Monday, November 30, 2009

It's Advent Again

Advent - the start of the church's year, comprising four Sundays before Christmas - is upon us.  'Advent' means 'coming', and refers to the coming of the Messiah, both his first coming in the incarnation, and his return.   These are the first and second Advents.
The service readings set for this season do two things.
On the one hand they take us back to the prophets, to Isaiah, Malachi, Jeremiah, standing with Israel looking forward to her redemption.  The call is to get ready, to prepare for the Day of the Lord, when he will visit and rescue his people.  This is a time of both  liberation and retribution, a season of great joy, and also the most painful regret over sin unrepented.
On the other hand, the set readings take us to Jesus' announcements of future judgment, when he tells of his return as judge, to complete the inauguration of the Kingdom of God.  His reflections are full of foreboding and concern lest his listeners be found unready on that great and terrible day.  These tie back into the prophets, as their culmination.
In Advent the church looks forward to the incarnation – to the first coming of the Messiah –  as if standing with Israel centuries BC,  but the key energy in the season of Advent,  the great power which speaks from the readings, is a focus on his Second Coming.  The  sense of anticipation originates with the Hebrew prophets, and flows through the gospels towards God's future for the world.
The thing is, the Christian church in the West today seems to find it a lot easier to focus on the incarnation and Christmas during Advent, than on  the Second Coming and future judgement.  So Advent gets subverted into a kind of pre-Christmas shopping, cooking frenzy, instead of a season of fasting, self-examination, repentence and solemn reflection, which is where a focus on the Second Coming leads us.  What we end up with is a truncated, frozen-in-time perspective on God's saving plan,  held in suspended animation somewhere near Bethlehem.  It is good - indeed essential - to remember, to reflect deeply on the incarnation, but the amazing event of the birth of the Messiah is a signpost into God's future, to his saving intentions for the whole world.  For this season, let our focus be to look forward at this time, towards Christ's Second Advent.  Let us get our hearts ready, not simply to celebrate Christmas, but to await his Second Coming.  The real question for each heart who follows Christ in this season is not 'Am I ready for  Christmas, celebrating Christ's First Coming' but 'Am I ready for his Second Coming.'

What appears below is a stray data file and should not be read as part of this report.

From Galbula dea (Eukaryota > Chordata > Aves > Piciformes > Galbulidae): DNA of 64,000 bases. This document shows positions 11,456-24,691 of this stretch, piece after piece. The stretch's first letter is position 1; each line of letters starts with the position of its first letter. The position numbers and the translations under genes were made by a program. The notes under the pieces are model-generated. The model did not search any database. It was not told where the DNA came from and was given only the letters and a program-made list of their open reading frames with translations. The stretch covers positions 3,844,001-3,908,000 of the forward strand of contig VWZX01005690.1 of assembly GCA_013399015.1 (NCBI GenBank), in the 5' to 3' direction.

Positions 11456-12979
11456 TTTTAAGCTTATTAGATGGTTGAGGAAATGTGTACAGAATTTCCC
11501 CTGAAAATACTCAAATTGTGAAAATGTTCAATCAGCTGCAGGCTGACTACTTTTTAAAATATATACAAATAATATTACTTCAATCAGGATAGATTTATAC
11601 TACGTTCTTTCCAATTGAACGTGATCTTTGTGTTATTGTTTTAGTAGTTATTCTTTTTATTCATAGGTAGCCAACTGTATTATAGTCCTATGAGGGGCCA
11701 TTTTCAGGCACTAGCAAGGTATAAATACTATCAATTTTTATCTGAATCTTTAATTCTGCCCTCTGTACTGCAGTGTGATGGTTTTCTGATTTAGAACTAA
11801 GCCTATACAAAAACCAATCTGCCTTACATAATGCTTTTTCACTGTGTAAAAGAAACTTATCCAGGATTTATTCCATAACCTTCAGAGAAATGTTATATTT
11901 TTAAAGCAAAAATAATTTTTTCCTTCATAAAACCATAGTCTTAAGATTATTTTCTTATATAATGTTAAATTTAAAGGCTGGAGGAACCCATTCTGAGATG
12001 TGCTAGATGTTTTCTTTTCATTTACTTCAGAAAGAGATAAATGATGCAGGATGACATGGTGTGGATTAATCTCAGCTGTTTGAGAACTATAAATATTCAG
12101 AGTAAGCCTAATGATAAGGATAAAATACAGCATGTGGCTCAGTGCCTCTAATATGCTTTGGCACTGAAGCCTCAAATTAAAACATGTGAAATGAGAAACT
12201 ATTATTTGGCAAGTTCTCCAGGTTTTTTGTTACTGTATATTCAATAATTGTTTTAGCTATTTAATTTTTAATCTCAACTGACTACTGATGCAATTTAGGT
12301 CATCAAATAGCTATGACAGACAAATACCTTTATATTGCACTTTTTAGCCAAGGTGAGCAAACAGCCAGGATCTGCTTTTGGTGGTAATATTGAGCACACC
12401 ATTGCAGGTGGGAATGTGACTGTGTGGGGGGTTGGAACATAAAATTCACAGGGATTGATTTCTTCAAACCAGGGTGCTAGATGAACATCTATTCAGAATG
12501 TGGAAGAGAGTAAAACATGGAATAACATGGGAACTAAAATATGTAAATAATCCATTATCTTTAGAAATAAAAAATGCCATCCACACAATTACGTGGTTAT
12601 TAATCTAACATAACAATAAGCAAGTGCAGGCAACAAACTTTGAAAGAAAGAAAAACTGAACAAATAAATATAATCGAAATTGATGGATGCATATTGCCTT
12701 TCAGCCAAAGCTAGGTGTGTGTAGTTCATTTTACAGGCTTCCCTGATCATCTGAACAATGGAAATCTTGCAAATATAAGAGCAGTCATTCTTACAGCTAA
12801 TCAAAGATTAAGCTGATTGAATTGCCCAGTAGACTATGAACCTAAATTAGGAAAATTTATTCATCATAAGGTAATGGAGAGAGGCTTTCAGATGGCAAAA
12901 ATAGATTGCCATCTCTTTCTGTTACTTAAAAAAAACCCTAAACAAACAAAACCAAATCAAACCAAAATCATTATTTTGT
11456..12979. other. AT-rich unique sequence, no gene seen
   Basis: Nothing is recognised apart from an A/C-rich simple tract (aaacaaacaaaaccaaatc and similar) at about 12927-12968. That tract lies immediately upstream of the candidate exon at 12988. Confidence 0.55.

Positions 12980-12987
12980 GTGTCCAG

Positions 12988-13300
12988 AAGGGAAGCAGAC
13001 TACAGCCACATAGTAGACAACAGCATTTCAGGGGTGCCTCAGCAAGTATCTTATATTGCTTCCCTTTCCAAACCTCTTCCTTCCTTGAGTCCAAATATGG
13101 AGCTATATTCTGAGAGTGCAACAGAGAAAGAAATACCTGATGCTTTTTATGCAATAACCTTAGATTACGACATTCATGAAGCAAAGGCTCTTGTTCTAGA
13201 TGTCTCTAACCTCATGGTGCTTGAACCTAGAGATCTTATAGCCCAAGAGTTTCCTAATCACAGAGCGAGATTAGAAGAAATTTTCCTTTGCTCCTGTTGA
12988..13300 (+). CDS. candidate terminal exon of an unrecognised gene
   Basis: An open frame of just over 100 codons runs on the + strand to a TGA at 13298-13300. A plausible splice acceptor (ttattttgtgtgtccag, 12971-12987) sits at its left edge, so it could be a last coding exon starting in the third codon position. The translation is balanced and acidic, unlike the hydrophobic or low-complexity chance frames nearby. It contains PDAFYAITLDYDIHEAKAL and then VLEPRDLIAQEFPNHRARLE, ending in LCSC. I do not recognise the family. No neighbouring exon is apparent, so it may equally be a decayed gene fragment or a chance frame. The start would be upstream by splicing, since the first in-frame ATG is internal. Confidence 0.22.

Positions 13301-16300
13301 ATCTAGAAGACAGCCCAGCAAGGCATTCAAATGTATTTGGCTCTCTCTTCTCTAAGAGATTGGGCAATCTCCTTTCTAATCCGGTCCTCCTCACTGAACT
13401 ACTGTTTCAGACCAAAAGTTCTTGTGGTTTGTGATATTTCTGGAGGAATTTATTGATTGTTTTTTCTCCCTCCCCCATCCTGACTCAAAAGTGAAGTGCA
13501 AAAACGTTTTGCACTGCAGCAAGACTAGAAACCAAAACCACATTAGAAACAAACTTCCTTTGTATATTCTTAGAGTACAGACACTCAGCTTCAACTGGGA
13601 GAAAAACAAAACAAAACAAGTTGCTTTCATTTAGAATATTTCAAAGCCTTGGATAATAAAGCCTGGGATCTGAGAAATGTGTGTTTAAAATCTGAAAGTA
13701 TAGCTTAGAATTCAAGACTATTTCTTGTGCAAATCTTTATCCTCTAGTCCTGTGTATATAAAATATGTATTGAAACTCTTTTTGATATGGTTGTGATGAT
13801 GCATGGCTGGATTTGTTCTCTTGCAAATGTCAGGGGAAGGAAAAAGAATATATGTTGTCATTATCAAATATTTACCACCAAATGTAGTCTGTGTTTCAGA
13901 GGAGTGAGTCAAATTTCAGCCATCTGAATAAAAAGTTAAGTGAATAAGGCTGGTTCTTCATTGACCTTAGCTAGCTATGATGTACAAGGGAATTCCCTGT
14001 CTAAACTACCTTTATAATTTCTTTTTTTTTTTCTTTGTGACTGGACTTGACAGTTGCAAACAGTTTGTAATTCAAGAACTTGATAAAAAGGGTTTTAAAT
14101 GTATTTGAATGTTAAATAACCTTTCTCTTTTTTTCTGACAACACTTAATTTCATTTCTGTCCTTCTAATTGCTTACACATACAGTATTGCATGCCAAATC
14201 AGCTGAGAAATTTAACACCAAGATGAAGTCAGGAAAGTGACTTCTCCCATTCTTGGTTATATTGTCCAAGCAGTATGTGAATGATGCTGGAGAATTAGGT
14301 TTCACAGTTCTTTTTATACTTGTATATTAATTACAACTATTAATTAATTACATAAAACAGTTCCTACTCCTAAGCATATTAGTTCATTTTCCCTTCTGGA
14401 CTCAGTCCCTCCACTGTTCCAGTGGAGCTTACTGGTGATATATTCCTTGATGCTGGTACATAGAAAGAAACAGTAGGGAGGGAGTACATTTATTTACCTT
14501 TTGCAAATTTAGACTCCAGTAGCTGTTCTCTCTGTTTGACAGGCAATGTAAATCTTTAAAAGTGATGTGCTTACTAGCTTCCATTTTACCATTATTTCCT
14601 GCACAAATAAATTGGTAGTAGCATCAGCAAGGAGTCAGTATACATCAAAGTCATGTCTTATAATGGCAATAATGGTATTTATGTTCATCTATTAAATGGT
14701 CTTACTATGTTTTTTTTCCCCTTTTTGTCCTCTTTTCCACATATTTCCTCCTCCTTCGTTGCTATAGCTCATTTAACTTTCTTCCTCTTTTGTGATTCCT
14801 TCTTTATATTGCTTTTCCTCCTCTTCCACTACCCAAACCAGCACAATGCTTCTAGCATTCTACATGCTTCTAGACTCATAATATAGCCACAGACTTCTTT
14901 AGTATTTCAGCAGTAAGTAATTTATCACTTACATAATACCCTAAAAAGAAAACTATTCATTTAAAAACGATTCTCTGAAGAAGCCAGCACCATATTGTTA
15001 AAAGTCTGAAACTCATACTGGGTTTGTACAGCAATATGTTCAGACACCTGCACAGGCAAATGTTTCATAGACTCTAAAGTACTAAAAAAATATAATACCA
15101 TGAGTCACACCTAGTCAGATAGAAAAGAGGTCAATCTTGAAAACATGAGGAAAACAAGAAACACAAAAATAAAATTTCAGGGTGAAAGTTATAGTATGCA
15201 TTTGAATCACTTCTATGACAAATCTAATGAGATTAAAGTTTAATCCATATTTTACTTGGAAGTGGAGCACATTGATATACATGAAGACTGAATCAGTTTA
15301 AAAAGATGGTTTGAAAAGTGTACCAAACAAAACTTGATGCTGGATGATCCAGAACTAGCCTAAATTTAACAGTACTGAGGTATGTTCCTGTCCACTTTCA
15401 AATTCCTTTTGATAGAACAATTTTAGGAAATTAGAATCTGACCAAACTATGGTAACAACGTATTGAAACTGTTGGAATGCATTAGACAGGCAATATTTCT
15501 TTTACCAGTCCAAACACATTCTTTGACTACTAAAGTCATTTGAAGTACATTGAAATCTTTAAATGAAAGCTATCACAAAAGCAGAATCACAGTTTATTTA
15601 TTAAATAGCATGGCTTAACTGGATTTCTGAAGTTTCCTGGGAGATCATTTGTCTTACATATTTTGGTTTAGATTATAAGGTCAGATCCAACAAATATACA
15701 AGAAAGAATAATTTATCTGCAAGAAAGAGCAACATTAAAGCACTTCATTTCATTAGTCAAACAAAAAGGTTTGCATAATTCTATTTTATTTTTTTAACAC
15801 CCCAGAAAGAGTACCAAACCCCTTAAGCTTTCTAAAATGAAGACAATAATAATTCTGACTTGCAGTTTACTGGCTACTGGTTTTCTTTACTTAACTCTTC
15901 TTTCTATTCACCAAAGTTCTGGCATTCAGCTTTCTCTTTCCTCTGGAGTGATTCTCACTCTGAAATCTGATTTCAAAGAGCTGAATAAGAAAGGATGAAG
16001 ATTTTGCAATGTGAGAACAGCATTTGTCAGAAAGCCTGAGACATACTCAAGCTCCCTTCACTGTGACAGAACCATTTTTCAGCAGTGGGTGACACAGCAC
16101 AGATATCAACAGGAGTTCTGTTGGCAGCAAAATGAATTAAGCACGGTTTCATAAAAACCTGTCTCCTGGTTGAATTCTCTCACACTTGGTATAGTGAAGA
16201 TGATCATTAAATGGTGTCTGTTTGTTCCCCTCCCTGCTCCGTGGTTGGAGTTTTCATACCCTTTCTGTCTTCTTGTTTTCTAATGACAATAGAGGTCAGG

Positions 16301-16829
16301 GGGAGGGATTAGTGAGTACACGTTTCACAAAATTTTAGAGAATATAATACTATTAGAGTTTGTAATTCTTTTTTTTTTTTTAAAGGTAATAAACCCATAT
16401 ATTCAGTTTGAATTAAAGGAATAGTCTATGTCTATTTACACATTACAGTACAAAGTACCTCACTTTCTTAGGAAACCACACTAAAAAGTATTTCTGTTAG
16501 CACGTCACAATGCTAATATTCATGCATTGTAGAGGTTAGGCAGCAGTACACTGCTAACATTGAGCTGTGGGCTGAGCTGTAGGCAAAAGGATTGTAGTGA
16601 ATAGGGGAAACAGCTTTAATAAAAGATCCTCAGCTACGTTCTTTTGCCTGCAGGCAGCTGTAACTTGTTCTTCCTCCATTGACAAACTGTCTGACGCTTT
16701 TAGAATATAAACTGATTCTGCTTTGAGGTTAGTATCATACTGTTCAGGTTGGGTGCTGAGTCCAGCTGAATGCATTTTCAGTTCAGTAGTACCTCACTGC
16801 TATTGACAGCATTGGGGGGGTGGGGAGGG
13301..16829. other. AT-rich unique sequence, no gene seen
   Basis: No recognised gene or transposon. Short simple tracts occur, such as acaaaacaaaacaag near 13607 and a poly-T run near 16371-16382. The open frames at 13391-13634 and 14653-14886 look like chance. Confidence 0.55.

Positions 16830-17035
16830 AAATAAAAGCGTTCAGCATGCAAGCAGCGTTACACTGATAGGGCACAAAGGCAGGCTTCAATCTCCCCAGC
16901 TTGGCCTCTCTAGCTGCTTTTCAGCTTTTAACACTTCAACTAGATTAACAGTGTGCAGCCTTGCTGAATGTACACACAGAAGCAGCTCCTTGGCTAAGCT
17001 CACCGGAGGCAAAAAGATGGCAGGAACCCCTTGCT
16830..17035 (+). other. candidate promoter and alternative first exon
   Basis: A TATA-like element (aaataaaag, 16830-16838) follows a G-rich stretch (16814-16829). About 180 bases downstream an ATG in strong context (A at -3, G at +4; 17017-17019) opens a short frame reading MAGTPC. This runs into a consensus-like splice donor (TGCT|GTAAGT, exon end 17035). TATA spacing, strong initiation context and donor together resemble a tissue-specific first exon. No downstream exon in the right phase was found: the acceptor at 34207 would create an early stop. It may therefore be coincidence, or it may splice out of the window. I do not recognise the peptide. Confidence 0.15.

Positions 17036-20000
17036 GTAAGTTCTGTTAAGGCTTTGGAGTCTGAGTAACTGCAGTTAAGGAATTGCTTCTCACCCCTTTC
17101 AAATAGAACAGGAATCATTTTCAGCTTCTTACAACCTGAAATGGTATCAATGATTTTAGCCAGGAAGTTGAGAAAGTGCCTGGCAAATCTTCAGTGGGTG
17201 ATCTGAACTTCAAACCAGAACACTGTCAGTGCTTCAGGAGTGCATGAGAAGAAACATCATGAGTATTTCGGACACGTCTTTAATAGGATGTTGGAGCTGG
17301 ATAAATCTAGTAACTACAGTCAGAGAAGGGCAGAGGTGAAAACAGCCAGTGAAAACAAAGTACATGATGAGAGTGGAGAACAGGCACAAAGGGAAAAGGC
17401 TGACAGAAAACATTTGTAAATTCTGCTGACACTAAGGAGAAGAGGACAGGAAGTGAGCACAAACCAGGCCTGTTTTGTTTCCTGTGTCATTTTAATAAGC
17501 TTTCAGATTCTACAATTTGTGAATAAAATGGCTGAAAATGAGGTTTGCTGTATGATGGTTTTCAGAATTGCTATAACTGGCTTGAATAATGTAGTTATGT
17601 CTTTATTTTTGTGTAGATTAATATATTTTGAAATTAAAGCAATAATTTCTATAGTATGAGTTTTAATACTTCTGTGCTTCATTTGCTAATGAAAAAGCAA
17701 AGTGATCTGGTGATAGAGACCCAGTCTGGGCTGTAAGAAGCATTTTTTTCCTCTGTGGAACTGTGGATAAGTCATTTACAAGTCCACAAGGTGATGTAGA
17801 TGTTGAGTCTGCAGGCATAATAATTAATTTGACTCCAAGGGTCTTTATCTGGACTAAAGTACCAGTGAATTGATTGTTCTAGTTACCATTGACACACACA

Friday, November 13, 2009

A Seed Sown Bears Much Fruit

While I was in Korea recently, speaking on the contribution of St Mary’s to the Korean church, I had a memorable conversation about mission. This was at a Presbyterian church in Busan founded by Australians, where they have a memorial in the grounds dedicated to J.H. Davies. I pointed out that five young missionaries who went from St Mary’s—including Davies—lost their lives soon after reaching their field of work: two from sickness in India and Korea, and three from violence in China.

At the time St Mary’s vicar, HB Macartney, was criticized by the press for sending these young people as if to their deaths. Even in St Mary’s Jubilee booklet of 1908 there was relatively little attention given to these five, and no mention of the three China martyrs at all. It was almost as though this sacrifice was not something to honor.

How different was the reaction of the congregation to the loss of lives in World War I: the magnificent plaque set up on the back wall records their names for perpetuity. Yet from the perspective of the Koreans, J.H. Davies’ mission to Korea was a remarkable success. Over twelve million Korean Christians today are testimony to the fruitfulness of his vision, as many others were inspired by Davies’ example to follow in his footsteps.

The lives of the five young missionaries from St Mary’s were sown deep into the fertile soils of India, China and Korea, and even today they continue to bear a plentiful harvest for the Kingdom. My heart is grieved that people in Melbourne may have regarded the loss of these lives as a mistake.

Jesus said “The hour has come for the Son of Man to be glorified. I tell you the truth, unless a kernel of wheat falls to the ground and dies, it remains only a single seed. But if it dies, it produces many seeds. The man who loves his life will lose it, while the man who hates his life in this world will keep it for eternal life.” (John 12:23-25)

Monday, November 2, 2009

New Blog and a New Site

I'm reorganizing my blogging. From now on I'll be using this Vicar's blog for issues related to St Mary's, life as a Christian in Melbourne and anything which might be of interest to friends of St Mary's Caulfield.

For issues to do with responding to Islam, and other more general issues, I'll be using

For links to all my blogs, and information on my books, articles etc, visit